"Honestly, we were not searching for another location, but this came up," he said of the formerly unused space at the corner of Lamar and La Branch. "I never thought I'd be downtown but the first time I saw it I liked it right away."

Both he and Bui envisioned a classic Parisian restaurant of Verpiand's native France (he hails from Provence, the son of a second-generation butcher). For Verpiand that meant a menu of classic dishes such as beef tartare, moules frites, foie gras au torchon, goat cheese salad, sole meuniere, duck confit, coq au vin, and steak frites glossed with sauce béarnaise. All those can be found on the menu executed in a manner worthy of a chef who has worked in seven Michelin-star restaurants in France and who happens to be one of only five Master Chefs of France living in Texas.

The dinner menu also includes dishes such as chicken liver pate served with red Dijon and cornichons; Burgundy-style baked snails; seafood risotto; Gulf snapper with saffron cream and fingerling potatoes; pasta with wild boar Bolognese; ribeye steak with French fries and spring salad mix; and Tartiflette, a creamy casserole loaded with bacon, potatoes and reblochon cheese from the French Alps. Lunch finds many of the same dinner dishes at a slightly lower price point, as well as sandwiches (the classic Croque Monsieur; a brioche bun burger), quiche, and merguez sausage.

Desserts also cover the indulgent classics: crème brulee, pot au chocolate, and Ile Flottante (a "floating island" of crispy meringue on a sea of pistachio crème anglaise).
And then there's the crepes. The partners hope to do a nice business in their clever walk-up window attached to the terrace portion of the restaurant offering take-away crepes. Both the savory (salmon and crème fraiche; ham and gruyere; ratatouille and mozzarella; pork belly; and shrimp, salmon, and blue crab in saffron veloute) and the sweet (Nutella; banana and Nutella; strawberry and Chantilly cream; Grand Marnier Suzette; caramelized apples, vanilla mascarpone, and fleur de sel caramel) are covered. And all served in the restaurant as well.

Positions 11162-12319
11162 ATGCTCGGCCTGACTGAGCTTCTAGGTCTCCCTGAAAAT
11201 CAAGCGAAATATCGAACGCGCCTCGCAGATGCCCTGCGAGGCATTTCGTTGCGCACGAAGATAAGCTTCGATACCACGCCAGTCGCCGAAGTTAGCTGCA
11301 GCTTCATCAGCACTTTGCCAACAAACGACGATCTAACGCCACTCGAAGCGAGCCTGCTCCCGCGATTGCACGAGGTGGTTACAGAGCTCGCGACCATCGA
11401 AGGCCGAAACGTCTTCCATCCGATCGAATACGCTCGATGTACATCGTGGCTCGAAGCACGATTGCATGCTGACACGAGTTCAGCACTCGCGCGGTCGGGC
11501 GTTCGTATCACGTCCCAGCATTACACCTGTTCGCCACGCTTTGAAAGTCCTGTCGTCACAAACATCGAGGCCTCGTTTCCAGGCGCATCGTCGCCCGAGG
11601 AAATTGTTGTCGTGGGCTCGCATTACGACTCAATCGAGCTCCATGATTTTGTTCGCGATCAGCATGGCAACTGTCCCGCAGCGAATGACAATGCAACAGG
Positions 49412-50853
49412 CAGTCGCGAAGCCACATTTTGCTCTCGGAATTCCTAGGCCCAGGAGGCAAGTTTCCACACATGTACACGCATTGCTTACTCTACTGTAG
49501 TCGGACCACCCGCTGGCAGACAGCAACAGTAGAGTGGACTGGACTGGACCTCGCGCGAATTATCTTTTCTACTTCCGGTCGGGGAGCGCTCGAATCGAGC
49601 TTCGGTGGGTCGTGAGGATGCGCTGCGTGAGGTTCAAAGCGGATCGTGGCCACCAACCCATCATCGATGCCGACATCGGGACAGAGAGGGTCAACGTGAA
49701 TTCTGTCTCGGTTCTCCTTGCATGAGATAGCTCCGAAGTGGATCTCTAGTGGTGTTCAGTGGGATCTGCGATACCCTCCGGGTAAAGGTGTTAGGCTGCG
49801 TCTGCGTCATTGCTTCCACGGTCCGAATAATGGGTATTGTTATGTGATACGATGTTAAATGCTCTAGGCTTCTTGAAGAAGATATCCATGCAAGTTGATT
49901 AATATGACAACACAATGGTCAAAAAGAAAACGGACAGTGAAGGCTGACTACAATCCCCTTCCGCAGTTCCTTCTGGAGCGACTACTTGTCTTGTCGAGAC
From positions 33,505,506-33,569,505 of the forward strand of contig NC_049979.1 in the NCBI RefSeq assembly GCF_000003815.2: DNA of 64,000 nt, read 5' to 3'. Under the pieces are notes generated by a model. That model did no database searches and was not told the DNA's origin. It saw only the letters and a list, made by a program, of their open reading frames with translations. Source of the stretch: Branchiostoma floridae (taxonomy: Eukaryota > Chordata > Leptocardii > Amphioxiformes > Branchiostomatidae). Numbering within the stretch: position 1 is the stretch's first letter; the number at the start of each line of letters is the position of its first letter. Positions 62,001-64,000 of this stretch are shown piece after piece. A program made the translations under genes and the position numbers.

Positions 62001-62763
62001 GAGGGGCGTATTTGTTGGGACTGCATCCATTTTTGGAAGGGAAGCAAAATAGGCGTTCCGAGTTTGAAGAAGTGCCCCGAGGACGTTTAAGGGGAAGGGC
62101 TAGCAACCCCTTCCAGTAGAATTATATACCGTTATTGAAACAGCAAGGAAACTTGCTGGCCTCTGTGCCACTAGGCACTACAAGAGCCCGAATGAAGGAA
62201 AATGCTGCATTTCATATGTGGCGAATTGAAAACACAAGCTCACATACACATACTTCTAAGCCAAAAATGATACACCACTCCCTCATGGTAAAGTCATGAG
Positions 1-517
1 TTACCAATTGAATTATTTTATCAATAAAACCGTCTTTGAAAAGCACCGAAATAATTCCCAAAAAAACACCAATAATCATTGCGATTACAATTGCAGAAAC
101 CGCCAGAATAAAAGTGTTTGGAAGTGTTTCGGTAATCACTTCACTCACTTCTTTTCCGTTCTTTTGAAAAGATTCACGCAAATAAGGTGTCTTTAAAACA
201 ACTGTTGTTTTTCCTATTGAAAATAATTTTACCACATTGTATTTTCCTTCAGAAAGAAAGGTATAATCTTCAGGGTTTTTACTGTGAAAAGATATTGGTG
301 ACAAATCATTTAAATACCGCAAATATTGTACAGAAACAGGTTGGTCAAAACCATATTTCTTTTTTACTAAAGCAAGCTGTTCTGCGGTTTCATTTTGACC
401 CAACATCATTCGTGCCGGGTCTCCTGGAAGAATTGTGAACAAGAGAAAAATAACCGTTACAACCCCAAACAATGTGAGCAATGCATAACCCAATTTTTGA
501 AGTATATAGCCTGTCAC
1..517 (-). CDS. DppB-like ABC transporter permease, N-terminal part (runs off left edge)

Bui designed the restaurant, taking inspiration from classic brasseries with their antique glass, colorful French posters, marble tables, and curvy lamps. The color scheme is the orange and yellow warmth of autumnal leaves: amber colored water glasses; ochre walls; marigold beadboard wainscoting; cognac-hued bar stools, creamy cognac leather dinner chairs, and the pale gold glow of Edison bulb lighting fixtures.
The space is divided into several areas including the light-filled terrace with its marble table tops, rattan bistro chairs, and glass "doors" that can slide open when the weather's optimal; the main dining room with white tablecloth and leather chairs; an upstairs wine room; and a double-height bar area anchored by a four-sided, brass-top bar with a three-tier glass canopy holding liquor and glassware.

The bar is where beverage director Kimberly Paul will show off her seasonal cocktails such as the Wallbanger circa 2017 (vodka, Galliano, and cardamom orange syrup); Oaxaca Old Fashioned (mezcal, turbinado sugar, and house-made orange bitters); Faux Snow Day (tequila, coconut and lime cordial, soda and Angostura bitters); and Bonny Prince Dram (scotch poured over an Earl Gray tea and honey ice ball). There are also three larger-format shared cocktails including Whiskey Spiced Tea Punch (rye, spice tea, lemon, mint); Rhum Petit Punch Vieux (rum, spiced syrup, lime and raspberry); and Sloe Ginger Punch (gin, ginger beer, lemon, sloe gin, and soda). And what would a good French bistro be without its aperitifs? They are here in good measure.